Iowans who qualify for federal food assistance received $141 million less in benefits from April through August, due to Governor Kim Reynolds’ action earlier in the year, according to data the Iowa Hunger Coalition released on October 12.
After Reynolds ended the state’s public health emergency related to the COVID-19 pandemic, Iowans lost access to the emergency allotments in the Supplemental Nutrition Assistance Program (SNAP), formerly known as food stamps. The Iowa Hunger Coalition calculated that the total amount Iowans received through SNAP dropped by 43 percent from March to April.
Without the emergency allotments, the coalition reported, “On average, households have been receiving $200 less in benefits every month. The average SNAP benefit per meal for individuals in Iowa was $1.56 in August 2022.”
The federal government entirely funds the SNAP program, so the state of Iowa saved no money by depriving food-insecure Iowans of extra benefits.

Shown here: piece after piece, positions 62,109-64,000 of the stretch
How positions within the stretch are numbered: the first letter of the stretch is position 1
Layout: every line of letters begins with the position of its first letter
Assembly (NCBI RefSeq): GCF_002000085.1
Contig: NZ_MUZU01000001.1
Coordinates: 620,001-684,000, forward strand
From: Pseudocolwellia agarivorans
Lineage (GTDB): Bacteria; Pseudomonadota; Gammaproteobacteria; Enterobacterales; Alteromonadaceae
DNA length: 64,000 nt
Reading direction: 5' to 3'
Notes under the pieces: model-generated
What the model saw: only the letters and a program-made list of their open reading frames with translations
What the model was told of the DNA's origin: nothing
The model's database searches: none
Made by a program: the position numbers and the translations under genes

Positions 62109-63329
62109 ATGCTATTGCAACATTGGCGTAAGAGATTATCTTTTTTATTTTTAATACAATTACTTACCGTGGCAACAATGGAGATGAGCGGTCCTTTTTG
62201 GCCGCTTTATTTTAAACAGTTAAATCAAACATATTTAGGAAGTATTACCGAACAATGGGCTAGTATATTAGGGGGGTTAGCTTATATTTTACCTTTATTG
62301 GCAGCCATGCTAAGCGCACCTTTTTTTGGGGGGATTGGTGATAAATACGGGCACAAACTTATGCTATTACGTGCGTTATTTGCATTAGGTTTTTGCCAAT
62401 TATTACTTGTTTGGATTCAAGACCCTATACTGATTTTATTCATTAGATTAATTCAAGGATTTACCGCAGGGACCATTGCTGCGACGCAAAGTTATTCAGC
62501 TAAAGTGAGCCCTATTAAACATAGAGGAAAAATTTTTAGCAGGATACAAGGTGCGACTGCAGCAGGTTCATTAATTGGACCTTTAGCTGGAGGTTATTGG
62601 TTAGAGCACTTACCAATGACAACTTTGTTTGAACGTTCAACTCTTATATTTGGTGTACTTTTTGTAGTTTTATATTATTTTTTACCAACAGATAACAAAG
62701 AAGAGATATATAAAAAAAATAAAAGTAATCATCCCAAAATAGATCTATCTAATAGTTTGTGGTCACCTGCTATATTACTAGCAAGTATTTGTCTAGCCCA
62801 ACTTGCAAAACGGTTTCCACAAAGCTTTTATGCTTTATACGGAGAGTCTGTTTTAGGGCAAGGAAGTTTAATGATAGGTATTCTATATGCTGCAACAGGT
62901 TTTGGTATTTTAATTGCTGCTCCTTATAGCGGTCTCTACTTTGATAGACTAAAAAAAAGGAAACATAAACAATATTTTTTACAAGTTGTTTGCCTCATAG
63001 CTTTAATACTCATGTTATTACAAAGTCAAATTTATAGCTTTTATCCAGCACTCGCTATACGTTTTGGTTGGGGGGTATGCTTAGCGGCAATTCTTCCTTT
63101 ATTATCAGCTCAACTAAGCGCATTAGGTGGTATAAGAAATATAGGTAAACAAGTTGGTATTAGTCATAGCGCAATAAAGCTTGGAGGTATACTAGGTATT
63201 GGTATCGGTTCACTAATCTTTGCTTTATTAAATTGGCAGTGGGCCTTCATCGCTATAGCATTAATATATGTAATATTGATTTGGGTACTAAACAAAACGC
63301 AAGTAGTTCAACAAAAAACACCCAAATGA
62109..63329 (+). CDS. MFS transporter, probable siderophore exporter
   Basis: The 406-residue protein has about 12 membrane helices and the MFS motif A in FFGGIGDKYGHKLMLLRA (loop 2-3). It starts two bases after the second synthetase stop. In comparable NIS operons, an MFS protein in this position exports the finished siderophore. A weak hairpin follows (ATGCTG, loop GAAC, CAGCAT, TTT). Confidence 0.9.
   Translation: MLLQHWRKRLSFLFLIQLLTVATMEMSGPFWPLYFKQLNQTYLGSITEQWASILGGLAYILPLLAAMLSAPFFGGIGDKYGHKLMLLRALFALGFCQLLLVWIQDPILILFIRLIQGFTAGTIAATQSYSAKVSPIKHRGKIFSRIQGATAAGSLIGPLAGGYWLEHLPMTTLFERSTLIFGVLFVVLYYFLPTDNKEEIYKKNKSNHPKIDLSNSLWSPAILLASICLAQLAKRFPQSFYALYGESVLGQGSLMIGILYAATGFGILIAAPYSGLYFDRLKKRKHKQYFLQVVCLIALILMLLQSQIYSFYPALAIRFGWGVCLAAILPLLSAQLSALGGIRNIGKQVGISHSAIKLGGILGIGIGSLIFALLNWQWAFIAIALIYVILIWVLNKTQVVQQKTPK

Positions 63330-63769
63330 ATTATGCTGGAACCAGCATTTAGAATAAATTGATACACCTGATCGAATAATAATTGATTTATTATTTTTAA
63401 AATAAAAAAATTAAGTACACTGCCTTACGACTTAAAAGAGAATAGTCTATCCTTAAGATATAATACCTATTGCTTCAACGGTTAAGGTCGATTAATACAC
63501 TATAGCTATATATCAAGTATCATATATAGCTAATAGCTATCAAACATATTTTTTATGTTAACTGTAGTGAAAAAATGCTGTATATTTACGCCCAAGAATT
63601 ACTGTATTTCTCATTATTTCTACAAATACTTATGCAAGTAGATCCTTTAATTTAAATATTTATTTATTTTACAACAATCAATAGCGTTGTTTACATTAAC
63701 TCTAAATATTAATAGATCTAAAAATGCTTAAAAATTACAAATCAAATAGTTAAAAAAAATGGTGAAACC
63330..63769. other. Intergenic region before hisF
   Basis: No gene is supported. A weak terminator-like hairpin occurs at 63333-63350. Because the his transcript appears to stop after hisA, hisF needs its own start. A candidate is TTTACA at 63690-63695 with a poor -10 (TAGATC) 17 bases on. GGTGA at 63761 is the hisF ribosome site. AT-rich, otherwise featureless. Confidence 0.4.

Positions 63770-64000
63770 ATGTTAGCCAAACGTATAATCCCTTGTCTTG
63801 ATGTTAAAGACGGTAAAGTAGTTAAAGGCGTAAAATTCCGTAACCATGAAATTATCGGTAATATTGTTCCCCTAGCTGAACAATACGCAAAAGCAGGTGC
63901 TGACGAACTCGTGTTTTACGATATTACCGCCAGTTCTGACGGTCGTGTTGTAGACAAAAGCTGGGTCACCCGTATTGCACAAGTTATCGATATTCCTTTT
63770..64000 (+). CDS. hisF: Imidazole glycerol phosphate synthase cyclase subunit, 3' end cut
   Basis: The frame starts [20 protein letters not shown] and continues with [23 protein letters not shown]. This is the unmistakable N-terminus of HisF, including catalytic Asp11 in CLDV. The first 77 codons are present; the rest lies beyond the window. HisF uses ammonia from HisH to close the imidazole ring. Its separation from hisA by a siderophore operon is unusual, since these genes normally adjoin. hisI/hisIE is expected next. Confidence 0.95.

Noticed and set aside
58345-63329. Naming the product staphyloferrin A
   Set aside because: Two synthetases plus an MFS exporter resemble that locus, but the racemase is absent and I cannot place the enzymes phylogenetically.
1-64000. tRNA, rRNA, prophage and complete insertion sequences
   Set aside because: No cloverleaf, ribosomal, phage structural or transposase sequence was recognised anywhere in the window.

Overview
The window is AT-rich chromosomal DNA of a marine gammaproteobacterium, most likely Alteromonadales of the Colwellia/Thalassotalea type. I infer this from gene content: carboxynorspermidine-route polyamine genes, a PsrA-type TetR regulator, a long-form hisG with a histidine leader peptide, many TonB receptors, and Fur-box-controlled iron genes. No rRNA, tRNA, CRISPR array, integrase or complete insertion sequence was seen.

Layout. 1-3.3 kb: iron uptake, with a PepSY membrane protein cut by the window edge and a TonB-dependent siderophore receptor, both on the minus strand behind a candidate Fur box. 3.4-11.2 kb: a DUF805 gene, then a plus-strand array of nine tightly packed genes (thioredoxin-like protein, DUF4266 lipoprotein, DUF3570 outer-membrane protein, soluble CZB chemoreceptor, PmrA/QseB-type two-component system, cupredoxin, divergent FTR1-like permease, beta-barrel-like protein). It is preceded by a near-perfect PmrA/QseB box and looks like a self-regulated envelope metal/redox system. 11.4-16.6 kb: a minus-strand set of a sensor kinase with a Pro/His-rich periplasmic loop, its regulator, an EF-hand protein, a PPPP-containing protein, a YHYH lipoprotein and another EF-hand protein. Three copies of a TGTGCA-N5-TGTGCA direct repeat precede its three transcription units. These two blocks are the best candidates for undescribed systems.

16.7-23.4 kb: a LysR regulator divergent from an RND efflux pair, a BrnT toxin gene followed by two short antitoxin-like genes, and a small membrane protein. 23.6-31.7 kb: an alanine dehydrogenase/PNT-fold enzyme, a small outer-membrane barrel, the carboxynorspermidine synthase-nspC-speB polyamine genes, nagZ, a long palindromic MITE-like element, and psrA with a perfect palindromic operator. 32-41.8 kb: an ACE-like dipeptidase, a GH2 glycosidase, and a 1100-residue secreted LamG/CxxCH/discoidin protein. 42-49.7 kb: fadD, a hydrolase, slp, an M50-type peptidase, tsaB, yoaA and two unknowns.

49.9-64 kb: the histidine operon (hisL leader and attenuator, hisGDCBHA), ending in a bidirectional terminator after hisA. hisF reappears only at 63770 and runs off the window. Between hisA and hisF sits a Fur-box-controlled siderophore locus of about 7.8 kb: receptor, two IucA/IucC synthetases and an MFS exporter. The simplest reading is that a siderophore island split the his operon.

On the contrary: the U.S. Department of Agriculture’s Economic Research Service has calculated that each $1 issued in SNAP benefits generates $1.54 in economic impact. (When people in need receive more food assistance, they can spend more of their limited resources on other goods and services in their community.) So the $141 million Iowans did not receive from April through August could have increased Iowa’s gross domestic product by $217 million.